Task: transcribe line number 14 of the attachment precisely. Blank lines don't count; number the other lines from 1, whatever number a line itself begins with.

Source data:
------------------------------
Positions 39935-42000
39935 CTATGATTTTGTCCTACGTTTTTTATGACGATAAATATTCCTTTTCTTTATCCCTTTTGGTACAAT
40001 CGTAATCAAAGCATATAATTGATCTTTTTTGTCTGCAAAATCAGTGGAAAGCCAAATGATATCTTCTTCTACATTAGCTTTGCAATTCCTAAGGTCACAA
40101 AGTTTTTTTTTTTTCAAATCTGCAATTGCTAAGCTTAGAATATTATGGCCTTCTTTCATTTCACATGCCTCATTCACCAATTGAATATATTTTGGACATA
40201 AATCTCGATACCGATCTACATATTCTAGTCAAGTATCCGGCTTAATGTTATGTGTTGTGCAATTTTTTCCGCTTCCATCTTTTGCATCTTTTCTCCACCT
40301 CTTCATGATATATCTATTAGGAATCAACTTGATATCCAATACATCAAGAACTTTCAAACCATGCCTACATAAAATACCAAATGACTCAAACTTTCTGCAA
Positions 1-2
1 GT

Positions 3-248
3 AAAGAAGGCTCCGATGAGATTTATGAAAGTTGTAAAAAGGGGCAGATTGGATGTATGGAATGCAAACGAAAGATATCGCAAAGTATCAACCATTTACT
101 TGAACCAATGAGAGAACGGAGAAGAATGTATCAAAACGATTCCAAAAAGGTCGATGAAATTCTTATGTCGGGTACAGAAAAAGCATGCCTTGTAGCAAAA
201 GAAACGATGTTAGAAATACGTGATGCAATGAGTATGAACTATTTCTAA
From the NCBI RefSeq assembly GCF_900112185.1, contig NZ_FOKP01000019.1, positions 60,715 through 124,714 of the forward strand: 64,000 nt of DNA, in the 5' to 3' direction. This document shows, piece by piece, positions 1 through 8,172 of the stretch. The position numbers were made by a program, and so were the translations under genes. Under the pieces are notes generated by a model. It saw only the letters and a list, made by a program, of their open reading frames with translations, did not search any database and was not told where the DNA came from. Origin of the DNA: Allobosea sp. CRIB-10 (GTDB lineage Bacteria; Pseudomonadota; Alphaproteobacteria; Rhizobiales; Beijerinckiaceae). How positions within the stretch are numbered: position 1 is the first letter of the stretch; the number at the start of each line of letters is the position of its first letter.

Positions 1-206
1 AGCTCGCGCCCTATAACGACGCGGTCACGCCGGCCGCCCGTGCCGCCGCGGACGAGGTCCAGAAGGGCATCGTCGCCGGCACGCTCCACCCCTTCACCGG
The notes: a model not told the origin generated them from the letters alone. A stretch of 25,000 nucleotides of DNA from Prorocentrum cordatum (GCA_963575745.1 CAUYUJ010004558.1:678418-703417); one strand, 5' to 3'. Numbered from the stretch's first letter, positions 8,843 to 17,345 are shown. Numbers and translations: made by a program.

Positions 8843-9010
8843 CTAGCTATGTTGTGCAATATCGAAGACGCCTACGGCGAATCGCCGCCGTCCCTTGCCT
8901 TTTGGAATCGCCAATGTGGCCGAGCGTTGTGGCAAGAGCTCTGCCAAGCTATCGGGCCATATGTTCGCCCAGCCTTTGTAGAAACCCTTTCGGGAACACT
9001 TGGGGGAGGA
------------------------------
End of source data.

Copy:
Positions 1-206